Employment legal Q – TJ to the forum pls!

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  • Employment legal Q – TJ to the forum pls!
  • Premier Icon ART
    Subscriber

    Is there a minimum notice period that your employer is required to give you prior to the introduction of short time (or reduced hours) working?

    The employees in our small company (less than 5 staff) agreed in principle at a meeting in early Nov to reduced hours (there is nothing in our contracts on short time working). The boss has indicated that this will (probably) start in Dec but won’t say what the reduction in hours will be (could be a 4 day week but possibly 3 day week) or for how long they expect the changes to last (although they have quoted legal minimum periods at us).

    I’ve done a bit of digging around on this… and the advice usually ends with speak to the CAB.. so if anyone has any experiences or advice that they can point me to that would give me a better understanding of the legalities of the situation, then that would be greatly appreciated.

    TandemJeremy
    Member

    Errmm – thats a complex one. There are various rules about this sort of thing. But I don’t know them

    Have you had a look on the TUC site?

    http://www.tuc.org.uk/index.cfm

    http://www.worksmart.org.uk/

    Premier Icon ART
    Subscriber

    Thanks will take a look, why do they make this stuff so complicated. 👿 Seems that the term ‘short time working’ is used very loosely in the literature, but actually starts to have a legal defintion if your working hours drop to below 50% as it is at that point you can seek a redundancy payment (even if you are technically not being made redundant).. but then your employer can issue counter notices … and reinstate hours some of your hours etc to avoid this … etc etc..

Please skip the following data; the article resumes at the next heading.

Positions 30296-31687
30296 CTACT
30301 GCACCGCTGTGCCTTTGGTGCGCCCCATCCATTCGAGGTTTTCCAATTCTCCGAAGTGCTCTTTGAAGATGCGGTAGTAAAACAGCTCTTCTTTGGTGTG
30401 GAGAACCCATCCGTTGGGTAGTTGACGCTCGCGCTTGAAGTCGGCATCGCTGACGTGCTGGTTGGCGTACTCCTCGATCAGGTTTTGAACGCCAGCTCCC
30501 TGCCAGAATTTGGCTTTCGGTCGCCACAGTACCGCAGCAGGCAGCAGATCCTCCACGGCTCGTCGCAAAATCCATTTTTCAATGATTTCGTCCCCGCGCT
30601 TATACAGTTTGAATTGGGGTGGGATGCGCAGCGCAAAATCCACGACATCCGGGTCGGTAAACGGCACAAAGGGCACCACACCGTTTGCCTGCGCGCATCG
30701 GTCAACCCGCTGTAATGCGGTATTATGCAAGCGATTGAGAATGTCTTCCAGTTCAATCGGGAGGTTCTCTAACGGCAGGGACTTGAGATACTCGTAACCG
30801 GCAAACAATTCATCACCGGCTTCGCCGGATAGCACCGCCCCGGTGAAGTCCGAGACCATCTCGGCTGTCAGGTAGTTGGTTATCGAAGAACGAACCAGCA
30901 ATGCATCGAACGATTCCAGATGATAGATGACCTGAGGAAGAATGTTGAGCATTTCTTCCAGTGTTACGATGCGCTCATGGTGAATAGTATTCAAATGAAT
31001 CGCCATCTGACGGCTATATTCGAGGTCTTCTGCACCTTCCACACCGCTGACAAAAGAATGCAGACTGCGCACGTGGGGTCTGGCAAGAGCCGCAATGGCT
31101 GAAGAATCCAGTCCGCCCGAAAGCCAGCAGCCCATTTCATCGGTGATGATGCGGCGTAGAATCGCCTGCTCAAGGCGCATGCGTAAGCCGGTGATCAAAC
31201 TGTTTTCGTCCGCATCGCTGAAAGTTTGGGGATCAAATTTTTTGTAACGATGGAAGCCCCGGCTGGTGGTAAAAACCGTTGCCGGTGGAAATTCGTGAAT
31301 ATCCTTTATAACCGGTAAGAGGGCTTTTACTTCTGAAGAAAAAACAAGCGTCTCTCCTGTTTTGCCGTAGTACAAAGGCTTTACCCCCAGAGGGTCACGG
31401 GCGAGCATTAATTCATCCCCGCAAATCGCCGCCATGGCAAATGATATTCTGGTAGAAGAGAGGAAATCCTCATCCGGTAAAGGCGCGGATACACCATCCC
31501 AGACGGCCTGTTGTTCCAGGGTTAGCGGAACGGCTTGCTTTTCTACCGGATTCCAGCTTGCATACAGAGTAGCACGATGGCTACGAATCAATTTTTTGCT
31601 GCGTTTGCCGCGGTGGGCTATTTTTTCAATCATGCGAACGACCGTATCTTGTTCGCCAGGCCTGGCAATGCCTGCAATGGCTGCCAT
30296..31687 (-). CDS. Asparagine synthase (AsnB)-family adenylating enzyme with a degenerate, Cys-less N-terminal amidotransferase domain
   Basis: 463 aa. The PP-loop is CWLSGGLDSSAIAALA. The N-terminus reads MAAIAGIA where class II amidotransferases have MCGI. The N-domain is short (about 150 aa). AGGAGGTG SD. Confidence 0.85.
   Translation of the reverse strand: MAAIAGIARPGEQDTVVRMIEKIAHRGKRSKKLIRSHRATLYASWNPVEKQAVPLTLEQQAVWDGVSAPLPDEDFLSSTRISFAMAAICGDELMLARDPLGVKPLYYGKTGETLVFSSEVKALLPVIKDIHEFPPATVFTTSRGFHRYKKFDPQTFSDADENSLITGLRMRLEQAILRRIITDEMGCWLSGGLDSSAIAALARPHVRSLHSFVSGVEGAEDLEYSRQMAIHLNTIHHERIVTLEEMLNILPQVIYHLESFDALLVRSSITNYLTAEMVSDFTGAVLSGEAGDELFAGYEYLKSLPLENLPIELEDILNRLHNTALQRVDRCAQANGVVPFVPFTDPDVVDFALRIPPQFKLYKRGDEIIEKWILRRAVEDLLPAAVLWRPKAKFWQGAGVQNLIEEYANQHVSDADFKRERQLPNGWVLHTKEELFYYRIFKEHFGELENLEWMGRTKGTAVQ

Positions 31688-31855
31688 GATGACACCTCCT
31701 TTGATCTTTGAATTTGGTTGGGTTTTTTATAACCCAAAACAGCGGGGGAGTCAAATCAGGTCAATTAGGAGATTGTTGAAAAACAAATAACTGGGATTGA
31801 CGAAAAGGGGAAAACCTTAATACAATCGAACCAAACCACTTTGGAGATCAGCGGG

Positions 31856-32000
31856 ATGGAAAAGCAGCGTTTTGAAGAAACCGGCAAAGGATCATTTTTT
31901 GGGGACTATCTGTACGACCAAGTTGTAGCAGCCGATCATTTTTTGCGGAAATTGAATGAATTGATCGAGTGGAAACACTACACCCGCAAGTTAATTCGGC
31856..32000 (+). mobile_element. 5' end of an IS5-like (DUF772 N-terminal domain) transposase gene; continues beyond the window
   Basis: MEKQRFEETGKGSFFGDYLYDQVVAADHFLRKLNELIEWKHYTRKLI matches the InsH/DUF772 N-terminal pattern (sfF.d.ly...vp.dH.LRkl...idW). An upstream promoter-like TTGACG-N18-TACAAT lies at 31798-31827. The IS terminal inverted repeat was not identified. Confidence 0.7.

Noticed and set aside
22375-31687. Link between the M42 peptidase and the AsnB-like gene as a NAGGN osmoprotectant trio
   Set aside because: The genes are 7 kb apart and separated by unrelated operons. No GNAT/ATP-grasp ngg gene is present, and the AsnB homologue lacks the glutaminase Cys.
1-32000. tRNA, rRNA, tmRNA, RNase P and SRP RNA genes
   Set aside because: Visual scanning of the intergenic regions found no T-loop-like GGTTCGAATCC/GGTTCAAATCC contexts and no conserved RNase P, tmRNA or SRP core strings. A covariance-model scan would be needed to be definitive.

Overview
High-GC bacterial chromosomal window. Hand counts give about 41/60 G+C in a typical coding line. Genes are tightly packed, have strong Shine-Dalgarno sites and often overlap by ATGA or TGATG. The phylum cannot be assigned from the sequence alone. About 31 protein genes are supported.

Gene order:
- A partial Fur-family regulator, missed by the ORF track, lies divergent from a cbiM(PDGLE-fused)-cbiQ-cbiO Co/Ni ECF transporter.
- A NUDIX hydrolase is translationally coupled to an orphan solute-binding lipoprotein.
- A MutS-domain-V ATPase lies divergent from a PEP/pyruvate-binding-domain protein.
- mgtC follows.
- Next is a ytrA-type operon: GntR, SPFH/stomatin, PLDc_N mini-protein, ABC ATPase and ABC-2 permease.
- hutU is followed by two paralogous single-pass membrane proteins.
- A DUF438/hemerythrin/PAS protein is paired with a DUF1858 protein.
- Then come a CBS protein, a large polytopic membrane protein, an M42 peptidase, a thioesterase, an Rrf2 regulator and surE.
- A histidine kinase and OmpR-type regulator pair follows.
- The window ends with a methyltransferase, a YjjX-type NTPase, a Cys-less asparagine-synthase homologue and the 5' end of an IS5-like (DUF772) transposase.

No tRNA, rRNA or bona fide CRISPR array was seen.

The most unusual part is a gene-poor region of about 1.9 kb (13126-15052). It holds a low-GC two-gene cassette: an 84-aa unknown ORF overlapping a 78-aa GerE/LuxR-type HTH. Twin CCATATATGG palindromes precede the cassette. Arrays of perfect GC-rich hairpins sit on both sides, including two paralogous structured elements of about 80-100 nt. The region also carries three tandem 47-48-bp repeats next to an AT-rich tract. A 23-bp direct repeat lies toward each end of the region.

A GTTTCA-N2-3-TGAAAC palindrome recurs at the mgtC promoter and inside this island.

Daft really … as I’m not interested in getting into a legal battle with my employer, I would just like to know whether I can put some weight behind any question that is seeking greater certainty as to the situation that will be imposed.

    TandemJeremy
    Member

    If the whole workforce are of similar mind then you do have some power. So you need to establish that. Tehn go to the boss and say something like. ” we are prepared to co operate on the reduction in hours but we want it to be fair. Can you tell us when and how much?” Making it Implicit in that is if he doesn’t tell you you will refuse to co operate thus making his life harder.

    Premier Icon ART
    Subscriber

    If only that would work… boss is a women, secretive, manipulative, divisive and also a bit of a bully. Classic characteristics for a small business! She has now said she will ‘update you on the situation and explain proposals for short time working commencing in December’ but we still don’t know what the level of reduction will be – and it’s likely, I believe, that she will impose different terms on different members of staff.

    Hey ho, good to get it off my chest if nothing else – thanks for the advice TJ. 🙂

    TandemJeremy
    Member

    JOin a union – all of you.

    If its only a small business the workforce hold some power – ‘cos with no workforce there is no business.

    Premier Icon ART
    Subscriber

    You’d think wouldn’t you.. woman is so deluded she probably thinks she could run it on a shoestring without us until things picked up…. Self employment beckons 😉

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